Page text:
If the fuel stabilizer doesn’t resolve the issue, the next step would be to drain the tank. This involves disconnecting the fuel line and draining the old gas into a safe container. Remember, improper disposal of gasoline can be hazardous to the environment.

Drain The Tank and Clean It (worst case)

For severe cases where the gas has gone entirely bad, not only should you drain the tank, but clean it thoroughly. This step involves removing the tank from the motorcycle, emptying it, and cleaning it out with a fuel tank cleaner. It’s also advisable to clean out the fuel lines and replace the fuel filter to ensure no residues are left behind.

Like I said, this is worst case scenario, but when draining the tank, every bike is different so it’s not a one-step-fix-all kind of situation. Still, here’s a video detailing the general steps to do so:

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> How Often Should You Change Your Oil On A Motorcycle?
> How To Check Oil Level On A Motorcycle

Recap of Main Points

Bad gas in a motorcycle can cause a host of problems, from difficulty starting to decreased fuel efficiency. The best way to prevent bad gas is through regular maintenance and proper storage of your motorcycle. However, if you do encounter bad gas, using a fuel stabilizer, draining the tank, or even cleaning the tank and fuel system can help resolve the issue.

Stay vigilant for these symptoms to ensure your motorcycle stays in top condition. And remember, as with anything, prevention is always better than cure, so keep up with your motorcycle’s regular maintenance to avoid issues like bad gas in the future.

Read next: Motorcycle Goes Into Gear But Wont Move? Do This

Frequently Asked Questions

What exactly is bad gas?

Bad gas refers to gasoline that has either degraded over time or has been contaminated. When gasoline sits in a motorcycle’s tank for extended periods, it can become stale or contaminated, making it less effective and potentially harmful to the engine.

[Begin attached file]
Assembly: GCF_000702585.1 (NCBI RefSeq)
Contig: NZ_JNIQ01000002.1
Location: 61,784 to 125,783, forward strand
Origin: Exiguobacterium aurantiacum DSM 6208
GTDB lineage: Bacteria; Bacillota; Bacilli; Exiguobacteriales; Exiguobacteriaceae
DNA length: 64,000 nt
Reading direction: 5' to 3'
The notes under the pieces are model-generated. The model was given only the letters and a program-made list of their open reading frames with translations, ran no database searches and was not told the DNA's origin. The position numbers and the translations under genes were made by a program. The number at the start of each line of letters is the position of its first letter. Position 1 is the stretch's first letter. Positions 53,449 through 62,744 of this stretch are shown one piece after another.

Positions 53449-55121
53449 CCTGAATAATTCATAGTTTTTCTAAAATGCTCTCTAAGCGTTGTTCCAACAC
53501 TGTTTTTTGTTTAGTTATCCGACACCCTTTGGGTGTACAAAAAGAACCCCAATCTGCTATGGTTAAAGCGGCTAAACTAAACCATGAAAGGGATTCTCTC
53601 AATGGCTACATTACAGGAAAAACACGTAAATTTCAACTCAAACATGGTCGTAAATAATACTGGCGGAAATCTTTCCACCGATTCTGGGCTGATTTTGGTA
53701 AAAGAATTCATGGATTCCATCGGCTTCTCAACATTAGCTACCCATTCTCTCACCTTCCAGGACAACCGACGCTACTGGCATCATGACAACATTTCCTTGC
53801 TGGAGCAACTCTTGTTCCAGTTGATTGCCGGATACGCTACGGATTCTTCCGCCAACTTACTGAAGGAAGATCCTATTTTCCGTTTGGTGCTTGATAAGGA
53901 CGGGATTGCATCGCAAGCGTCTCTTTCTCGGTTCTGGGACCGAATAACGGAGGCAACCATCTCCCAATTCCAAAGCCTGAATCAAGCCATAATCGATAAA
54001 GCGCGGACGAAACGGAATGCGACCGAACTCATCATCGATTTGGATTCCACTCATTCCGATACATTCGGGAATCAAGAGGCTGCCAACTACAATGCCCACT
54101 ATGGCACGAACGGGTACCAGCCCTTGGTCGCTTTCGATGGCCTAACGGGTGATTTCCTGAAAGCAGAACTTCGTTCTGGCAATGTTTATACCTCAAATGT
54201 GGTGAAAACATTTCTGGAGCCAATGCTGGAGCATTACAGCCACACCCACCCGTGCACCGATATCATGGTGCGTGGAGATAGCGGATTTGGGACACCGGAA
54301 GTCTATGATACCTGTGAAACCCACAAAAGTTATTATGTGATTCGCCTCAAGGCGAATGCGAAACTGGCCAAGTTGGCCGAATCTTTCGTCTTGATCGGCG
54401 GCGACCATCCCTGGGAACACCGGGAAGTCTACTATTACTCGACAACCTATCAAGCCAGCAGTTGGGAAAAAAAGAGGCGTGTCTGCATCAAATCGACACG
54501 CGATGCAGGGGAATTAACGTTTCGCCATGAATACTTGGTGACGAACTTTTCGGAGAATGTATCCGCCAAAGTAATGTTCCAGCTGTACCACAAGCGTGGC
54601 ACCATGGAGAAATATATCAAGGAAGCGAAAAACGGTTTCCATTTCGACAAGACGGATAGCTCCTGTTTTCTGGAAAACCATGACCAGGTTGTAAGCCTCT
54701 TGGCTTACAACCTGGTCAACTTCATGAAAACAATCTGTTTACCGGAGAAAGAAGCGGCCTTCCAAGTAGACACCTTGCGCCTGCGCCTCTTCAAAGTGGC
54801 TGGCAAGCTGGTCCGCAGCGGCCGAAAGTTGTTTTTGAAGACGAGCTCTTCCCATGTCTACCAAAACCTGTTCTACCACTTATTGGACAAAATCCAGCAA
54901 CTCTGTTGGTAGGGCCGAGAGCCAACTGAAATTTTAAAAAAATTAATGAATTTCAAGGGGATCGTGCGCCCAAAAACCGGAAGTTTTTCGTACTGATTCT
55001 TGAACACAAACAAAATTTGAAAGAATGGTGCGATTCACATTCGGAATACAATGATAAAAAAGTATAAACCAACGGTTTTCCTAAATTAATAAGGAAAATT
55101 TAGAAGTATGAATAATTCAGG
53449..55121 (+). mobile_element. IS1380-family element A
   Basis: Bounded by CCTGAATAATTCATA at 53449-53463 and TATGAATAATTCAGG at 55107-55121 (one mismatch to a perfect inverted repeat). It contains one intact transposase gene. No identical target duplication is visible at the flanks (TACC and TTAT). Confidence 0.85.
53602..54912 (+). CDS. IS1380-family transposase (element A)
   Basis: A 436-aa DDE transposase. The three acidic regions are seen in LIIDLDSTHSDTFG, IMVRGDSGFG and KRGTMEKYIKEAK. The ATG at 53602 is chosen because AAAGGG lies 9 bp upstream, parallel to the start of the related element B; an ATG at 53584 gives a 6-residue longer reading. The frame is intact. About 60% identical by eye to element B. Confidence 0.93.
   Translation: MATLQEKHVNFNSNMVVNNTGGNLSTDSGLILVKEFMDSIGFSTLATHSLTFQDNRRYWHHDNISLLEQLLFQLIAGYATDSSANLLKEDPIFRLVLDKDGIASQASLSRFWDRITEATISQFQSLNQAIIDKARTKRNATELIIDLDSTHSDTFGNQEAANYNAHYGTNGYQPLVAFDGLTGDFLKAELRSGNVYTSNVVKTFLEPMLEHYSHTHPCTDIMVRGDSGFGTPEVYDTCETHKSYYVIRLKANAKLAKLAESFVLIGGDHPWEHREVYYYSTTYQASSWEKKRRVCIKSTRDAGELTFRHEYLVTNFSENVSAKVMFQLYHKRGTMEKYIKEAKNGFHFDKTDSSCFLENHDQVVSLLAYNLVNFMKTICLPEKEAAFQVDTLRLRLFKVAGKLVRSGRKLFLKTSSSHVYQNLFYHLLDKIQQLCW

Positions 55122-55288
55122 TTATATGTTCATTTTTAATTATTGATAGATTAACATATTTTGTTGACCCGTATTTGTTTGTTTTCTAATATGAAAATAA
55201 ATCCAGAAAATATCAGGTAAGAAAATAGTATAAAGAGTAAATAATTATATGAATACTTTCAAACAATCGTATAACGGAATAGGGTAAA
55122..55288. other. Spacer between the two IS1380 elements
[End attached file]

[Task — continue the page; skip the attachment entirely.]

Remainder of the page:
How quickly can gas degrade in a motorcycle?

Typically, gas can begin to degrade in a motorcycle between a few weeks to a couple of months. This duration can be influenced by various factors, including the quality of the gasoline, the volume of the gas tank, and the conditions in which the motorcycle is stored. Ethanol-blended fuels, in particular, are susceptible to faster degradation and separation.

What are the signs of bad gas in a motorcycle?

Symptoms of bad gas in a motorcycle encompass issues like difficulty in starting, sputtering especially during acceleration, a pungent or unusual gasoline smell, decreased fuel efficiency, black exhaust smoke, and a noticeable reduction in engine power. If not addressed, severe cases can lead to engine damage.

How can I remedy the situation if I suspect my motorcycle has bad gas?

Depending on the severity of the contamination, you can opt for different solutions. For milder cases, introducing a fuel stabilizer might suffice, as it rejuvenates aging gas and halts further degradation. If this doesn’t work, draining the tank is the next best step. In extreme cases, it’s advisable to both drain and thoroughly clean the tank, ensuring that the fuel lines are also cleaned and the fuel filter replaced.

How can I prevent bad gas issues in the future?

The ideal way to prevent bad gas complications is through diligent and regular maintenance coupled with proper motorcycle storage practices. Using fuel stabilizers before extended storage periods can also help in preserving the gasoline’s quality.